Strikingly, in a dissent joined by Justice Clarence Thomas, Justice Antonin Scalia disagreed. Scalia wrote that “there is no basis in text, tradition, or even in contemporary practice (if that were enough) for finding in the Constitution a right to demand judicial consideration of newly discovered evidence of innocence brought forward after conviction.” In other words, the Constitution guarantees only a fair trial and access to an appeal. It doesn't necessarily forbid the execution or incarceration of an innocent person. Once you've exhausted your appeals, Scalia argued, you've exhausted your right to be heard in the courts, even if new evidence could establish your innocence.

The Osborne case, however, is substantially different from Herrera’s in a very important way: This isn’t a matter of an eyewitness recanting his testimony, or a new alibi witness coming forward. Osborne is asking for a test not available at the time of his original trial that will establish beyond all doubt whether he’s innocent or guilty. Surprisingly, the Obama administration's amicus brief (which to be fair, may have been drawn up during the Bush administration) seems to borrow from Scalia's dissent in Herrera. "There is no tradition in this country of granting convicted criminals post-conviction access to the prosecution’s evidence locker, whether for DNA testing, fingerprint analysis, or other purposes," the brief argues. "And constitutional rights do not spring into existence simply because science has advanced."

Currently, Alaska is one of six states that provide no statutory right to post-conviction DNA testing. But while many others have such a right in theory, the laws are written narrowly enough to exclude the vast majority of defendants (many states limit such access to death penalty cases, for example). Some 232 people have been exonerated by DNA testing since 1989. Seventeen had been sentenced to death. In a fifth of those cases, prosecutors fought against allowing the defendant access to evidence for DNA testing.

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  • the innominate one||

  • MNG||

    Does anyone think this court, with its current composition, is going to rule the right way on this?

    If so, does anyone here want some real estate in Brooklyn for cheap?

  • ||

    MNG,
    Does anyone think this court, with its current composition, is going to rule the right way on this?

    What's the right composition?

  • ||

    NPR was quoting the questions and answers between the scotus and the (IIRC) A.G. of Alaska a few minutes ago and they were really bustin his balls about Alaska's refusal to allow the test. It sounded encouraging to me.

  • ||

    Res judicata is a means to an end. As the law lost its moral integrity a long time ago, concepts like res judicata and due process became ends in themselves. Forgotten is the idea that justice is supposed to be done.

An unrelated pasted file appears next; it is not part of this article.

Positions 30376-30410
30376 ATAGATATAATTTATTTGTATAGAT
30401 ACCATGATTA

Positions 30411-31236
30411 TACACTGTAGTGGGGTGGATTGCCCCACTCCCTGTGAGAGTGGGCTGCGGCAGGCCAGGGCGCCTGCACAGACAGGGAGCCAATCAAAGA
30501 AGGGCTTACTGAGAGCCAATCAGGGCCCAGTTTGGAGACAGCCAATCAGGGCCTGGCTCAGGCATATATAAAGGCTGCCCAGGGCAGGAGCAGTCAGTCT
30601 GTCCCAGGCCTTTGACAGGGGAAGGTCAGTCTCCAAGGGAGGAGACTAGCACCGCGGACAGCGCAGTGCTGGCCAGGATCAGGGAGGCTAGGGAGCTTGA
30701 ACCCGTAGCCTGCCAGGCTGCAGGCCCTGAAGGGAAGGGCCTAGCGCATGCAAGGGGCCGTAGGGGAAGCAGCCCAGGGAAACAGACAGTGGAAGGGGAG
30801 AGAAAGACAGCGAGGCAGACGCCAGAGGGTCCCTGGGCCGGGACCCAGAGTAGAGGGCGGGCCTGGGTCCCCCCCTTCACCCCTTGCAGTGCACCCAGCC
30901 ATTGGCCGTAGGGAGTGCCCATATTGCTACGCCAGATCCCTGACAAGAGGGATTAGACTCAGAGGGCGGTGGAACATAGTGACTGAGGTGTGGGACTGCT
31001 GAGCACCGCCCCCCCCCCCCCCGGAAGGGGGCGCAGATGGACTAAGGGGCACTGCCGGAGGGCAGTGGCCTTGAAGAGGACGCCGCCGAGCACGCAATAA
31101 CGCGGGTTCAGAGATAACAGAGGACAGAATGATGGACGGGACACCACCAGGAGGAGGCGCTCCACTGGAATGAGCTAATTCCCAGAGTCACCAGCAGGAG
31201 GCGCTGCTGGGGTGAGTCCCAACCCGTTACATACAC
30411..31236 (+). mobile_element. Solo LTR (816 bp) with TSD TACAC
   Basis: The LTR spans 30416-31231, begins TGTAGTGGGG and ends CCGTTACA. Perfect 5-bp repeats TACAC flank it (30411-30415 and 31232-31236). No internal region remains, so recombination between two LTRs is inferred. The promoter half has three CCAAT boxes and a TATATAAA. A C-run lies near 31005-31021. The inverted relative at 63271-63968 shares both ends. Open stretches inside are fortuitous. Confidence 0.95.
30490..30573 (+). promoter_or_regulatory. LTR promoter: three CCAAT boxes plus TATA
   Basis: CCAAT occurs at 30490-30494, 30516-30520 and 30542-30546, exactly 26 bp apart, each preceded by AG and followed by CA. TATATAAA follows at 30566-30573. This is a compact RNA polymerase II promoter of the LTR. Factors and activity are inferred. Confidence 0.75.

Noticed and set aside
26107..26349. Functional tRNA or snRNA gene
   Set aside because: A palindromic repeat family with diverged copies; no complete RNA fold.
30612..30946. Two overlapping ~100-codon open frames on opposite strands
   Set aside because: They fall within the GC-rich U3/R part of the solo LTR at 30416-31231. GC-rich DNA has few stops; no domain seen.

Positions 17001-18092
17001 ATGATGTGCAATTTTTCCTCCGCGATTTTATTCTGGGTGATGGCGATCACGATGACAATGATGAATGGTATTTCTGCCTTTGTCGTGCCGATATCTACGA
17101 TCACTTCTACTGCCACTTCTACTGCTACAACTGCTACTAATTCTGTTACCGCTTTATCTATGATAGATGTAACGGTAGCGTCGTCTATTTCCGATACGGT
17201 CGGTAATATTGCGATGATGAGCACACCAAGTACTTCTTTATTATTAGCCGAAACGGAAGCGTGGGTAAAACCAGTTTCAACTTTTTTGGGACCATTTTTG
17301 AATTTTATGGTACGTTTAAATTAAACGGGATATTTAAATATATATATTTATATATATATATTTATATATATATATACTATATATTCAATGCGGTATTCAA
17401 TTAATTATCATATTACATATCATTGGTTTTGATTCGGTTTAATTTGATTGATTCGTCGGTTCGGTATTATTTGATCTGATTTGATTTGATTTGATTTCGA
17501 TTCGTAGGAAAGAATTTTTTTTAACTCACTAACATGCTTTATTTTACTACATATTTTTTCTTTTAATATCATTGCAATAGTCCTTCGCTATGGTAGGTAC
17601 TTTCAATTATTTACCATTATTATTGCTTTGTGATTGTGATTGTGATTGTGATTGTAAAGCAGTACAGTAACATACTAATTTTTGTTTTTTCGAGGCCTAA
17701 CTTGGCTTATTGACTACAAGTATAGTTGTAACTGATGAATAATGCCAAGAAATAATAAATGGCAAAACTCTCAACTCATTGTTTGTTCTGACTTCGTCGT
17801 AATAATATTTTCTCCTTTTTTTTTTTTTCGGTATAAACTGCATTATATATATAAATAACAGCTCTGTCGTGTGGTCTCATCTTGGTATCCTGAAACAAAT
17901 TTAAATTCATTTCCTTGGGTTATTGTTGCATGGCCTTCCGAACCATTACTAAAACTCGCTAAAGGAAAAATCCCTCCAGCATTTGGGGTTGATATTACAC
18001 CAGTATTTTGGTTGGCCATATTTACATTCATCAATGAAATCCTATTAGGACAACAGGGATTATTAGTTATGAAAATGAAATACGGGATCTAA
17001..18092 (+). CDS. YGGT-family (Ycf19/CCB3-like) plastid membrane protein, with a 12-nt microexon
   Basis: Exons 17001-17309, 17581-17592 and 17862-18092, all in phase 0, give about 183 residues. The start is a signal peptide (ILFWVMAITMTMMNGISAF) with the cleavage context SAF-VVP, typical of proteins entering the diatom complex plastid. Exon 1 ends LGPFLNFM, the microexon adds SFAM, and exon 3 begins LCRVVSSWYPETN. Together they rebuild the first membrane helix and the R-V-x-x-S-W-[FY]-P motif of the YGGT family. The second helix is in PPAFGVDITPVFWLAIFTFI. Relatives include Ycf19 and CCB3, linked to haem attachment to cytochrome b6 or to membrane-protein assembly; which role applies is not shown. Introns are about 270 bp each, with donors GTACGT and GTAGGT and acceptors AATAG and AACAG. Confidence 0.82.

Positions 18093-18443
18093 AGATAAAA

Res judicata exist only so that cases just don't keep going on forever. Fine, but the mindless insistence on a concept born exclusively for the efficiency can get in the way of justice.

    But legal thinkers are pretty stupid lot. Just a couple days ago was a "slavery is freedom" meme coming from the likes of Bork. The idea that letting someone, through an accurate objective test, show that she was unable to commit a particular crime is somehow going to break the floodgates on the finality of the thousands of legal outcomes determined everyday in all the several layers of courts is just tooo fucking stupid to phantom. In fact, given how often the legal system seems to be defacto incompetent in getting the right outcome, criminal cases should ALWAYS be subject to for reevaluation.

    It is like the idea of stari decisis. Assuming that the previous courts got it right always seemed like a bit of hubris. But as in the Raich case, the Court showed that it doesn't have any intellectual integrity. It wants to keep badly decided cases like Wickard because they might need to use them to effectuate their own personal agenda. the SCOTUS would see someone executed rather that question one of their stupid fucking beloved "legal principles."

  • ||

    Who was it that said "though the heavens fall, let justice be done"?

    The constitution is not an exhaustive list of all of our rights. The man has the right to have this test done, and if the supreme court fails to uphold this right, then they are not agents of justice.

    -jcr

  • ||

    I actually can see the truth in each sides argument. Nobody here wishes to imprison or execute the innocent, but criminal cases do have to come to an end. He was convicted in a legal and allegedly fair trial. He has exhausted all appeals remedies. Nobody is arguing otherwise.

    Still, I'd probably vote with Osborne but I'd need some crackerjack law clerks to write up make up my justification. Of course if I were a SCOTUS judge, I'd have a staff full of those.

    Y'all do see the dilemma facing a SCOTUS justice here, right?

  • Michael Ejercito||

    The man has the right to have this test done, and if the supreme court fails to uphold this right, then they are not agents of justice.


    Courts are an agent of the Constitution first and foremost.

  • Dr Duck||